Sixty TRU Law students recently received some extracurricular training in family violence screening, learning about the characteristics of family violence and the potential impact on clients and their cases.
A one-day family violence screening course was held at TRU Law on Saturday, March 11. Students were keen to add these additional skills to their repertoire.
“The workshop combined theory and practical skills; for example we discussed that psychological abuse is harder to identify in clients. We learned to build rapport with the client and discuss safety planning with them,” said Sunny Chiu, a second-year student from Vancouver who attended the workshop.
The workshop was unique because while it is available through the Continuing Legal Education Society of BC (CLEBC), it was delivered exclusively to a group of law students at TRU.
“I’m so glad to receive this training as a student. This summer I am going to be working for MacLean Law, a family law firm in Vancouver, and I can now apply these skills during my time there and in the future,” said Chiu.
Third-year student Emily Raven spearheaded the event, inspired by her articling principal, mediator Carol Hickman, QC, of West Coast ADR in New Westminster, BC.
“The BC Coroner’s office screens for signs of domestic violence in every file involving the review of a homicide if the victim is female. However, if a woman attends at a lawyer’s office to transfer her property to her husband, few questions are asked,” Raven explained.
“Why is that? It’s important for us as future lawyers to understand how power imbalances may be at play. By screening for family violence, legal professionals can make a difference in the lives of people who experience abuse at the hands of intimate partners,” she said.
Raven brought her idea to the student-led Women in Law Club, and she and co-organizer Brianna Meyer set about facilitating the event.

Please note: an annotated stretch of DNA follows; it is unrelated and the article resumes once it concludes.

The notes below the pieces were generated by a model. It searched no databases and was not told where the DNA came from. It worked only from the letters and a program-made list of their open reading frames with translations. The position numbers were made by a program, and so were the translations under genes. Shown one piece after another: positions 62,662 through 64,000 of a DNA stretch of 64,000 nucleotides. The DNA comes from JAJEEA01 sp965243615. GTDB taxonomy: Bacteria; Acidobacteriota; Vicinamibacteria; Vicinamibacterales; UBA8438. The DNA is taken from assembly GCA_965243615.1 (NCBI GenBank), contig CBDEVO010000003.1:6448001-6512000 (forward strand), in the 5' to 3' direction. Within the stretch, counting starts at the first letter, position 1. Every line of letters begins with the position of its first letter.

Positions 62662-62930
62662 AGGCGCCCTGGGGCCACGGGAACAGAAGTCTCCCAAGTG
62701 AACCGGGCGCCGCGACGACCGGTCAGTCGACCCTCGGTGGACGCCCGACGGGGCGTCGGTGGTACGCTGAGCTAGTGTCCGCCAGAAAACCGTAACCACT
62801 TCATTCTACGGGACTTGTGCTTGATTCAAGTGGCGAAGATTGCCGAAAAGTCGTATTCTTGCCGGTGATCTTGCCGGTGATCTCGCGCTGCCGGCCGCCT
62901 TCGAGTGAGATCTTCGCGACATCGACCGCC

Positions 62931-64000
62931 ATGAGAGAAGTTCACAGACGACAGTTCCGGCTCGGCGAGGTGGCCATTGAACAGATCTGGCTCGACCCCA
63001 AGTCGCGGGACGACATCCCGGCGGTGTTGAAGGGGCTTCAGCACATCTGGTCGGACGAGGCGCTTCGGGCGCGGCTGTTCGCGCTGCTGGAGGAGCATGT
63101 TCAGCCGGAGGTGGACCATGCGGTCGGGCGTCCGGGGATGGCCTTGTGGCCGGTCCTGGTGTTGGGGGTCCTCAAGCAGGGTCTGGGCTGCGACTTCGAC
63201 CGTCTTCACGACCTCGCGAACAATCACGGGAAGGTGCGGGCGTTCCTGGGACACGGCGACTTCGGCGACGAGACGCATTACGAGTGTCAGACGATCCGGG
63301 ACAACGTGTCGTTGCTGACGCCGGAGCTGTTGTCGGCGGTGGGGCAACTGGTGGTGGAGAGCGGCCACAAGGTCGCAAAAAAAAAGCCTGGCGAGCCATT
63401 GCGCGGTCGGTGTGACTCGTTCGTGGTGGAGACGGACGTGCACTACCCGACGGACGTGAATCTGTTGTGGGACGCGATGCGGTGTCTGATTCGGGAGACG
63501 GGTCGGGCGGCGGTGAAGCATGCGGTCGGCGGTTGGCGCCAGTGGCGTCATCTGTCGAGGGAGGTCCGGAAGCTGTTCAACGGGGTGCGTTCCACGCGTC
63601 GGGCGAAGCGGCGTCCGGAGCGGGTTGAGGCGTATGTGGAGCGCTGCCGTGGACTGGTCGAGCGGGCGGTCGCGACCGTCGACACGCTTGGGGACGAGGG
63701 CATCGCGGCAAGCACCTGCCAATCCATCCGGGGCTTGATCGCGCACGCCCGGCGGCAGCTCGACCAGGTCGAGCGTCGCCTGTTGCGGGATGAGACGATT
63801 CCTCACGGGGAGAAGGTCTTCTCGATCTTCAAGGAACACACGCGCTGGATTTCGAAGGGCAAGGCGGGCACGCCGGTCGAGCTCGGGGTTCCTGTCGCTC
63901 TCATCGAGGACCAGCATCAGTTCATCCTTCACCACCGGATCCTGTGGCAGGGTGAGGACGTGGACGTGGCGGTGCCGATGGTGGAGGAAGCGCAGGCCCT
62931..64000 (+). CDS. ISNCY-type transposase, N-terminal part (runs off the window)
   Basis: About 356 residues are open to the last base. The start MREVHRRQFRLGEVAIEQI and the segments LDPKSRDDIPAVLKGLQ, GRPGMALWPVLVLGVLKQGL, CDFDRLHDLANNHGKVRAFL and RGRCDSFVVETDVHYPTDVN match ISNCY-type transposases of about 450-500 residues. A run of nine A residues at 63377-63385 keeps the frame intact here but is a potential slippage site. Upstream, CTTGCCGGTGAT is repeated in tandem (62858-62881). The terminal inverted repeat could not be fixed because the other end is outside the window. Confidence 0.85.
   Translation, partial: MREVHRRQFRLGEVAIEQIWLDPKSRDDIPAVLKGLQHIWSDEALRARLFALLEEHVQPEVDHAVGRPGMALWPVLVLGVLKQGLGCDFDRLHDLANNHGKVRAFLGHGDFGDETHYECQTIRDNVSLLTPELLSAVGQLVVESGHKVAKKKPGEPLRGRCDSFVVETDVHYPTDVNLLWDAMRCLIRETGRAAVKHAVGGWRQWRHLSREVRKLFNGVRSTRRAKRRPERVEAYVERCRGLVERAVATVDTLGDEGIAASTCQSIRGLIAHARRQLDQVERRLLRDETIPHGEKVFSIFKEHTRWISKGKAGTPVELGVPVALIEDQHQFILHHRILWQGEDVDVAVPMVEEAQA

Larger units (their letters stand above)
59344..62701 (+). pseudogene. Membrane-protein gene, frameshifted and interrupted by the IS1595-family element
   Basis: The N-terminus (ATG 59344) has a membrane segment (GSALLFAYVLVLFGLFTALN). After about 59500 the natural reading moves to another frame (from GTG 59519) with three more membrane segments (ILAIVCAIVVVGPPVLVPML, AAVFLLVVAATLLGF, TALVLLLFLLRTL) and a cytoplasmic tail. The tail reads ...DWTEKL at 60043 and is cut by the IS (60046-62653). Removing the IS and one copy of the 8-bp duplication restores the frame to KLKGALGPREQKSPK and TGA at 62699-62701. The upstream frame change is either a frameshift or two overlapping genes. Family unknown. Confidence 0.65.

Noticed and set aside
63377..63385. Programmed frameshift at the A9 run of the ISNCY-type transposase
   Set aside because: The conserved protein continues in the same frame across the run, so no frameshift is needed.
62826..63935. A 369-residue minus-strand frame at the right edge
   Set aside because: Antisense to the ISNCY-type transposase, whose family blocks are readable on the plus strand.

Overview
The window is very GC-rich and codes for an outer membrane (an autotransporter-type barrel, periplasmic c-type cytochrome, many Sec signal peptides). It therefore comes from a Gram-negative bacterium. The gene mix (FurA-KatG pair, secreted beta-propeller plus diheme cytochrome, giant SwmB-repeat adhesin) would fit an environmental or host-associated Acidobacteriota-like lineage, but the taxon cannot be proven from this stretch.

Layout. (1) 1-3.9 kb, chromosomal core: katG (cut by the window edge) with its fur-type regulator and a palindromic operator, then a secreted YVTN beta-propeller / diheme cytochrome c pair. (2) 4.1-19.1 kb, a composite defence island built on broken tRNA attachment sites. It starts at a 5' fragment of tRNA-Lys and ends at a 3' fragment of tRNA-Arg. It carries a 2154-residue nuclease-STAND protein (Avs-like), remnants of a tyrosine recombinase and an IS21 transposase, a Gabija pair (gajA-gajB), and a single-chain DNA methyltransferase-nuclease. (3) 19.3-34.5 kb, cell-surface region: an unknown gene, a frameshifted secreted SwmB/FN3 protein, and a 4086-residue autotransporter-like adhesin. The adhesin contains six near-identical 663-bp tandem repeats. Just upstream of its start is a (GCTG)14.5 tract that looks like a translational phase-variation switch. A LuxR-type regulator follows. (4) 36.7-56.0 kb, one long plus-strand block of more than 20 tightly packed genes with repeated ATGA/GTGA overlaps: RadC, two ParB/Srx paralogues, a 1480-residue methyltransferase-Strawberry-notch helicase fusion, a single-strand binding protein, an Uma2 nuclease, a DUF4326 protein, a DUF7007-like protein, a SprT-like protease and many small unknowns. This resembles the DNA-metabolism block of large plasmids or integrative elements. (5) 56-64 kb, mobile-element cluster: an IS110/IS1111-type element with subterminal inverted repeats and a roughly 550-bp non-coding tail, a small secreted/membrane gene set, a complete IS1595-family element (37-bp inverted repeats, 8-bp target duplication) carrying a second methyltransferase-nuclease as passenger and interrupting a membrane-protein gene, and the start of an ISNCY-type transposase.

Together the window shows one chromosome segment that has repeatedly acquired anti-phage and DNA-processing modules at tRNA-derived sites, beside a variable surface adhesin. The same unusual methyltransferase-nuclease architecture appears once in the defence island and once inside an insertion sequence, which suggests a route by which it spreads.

“We were both interested in the sexual violence policy consultations happening (at the post-secondary level),” said Meyer, who will be articling at the BC Ministry of Justice Legal Services Branch in Victoria, BC.
“That’s how the conversation started. There is talk in Canada that this course should be mandatory for everyone in the legal profession. We thought, why not students too?”
With support from TRU Law to cover costs, the pair brought Hickman—Raven’s principal who is also a certified family violence screening trainer—to Kamloops, to lead the workshop.
They also had a little help from Raven’s mom, too—Judge Rose Raven of the BC Provincial Court, that is. Recognizing the usefulness of the course, the senior Raven offered to assist Hickman with delivering the course to her daughter’s classmates.
An added advantage for students was the cost savings. Through CLEBC, the course costs approximately $1000, while the students were only charged five dollars.
With Raven and Meyer graduating this spring, they hope they’ve laid some groundwork for the event to continue next year with new organizers.
“We wanted to see what the interest was for this. We sold out the event to 60 students in about an hour. So next year I think it would be a no-brainer,” said Meyer.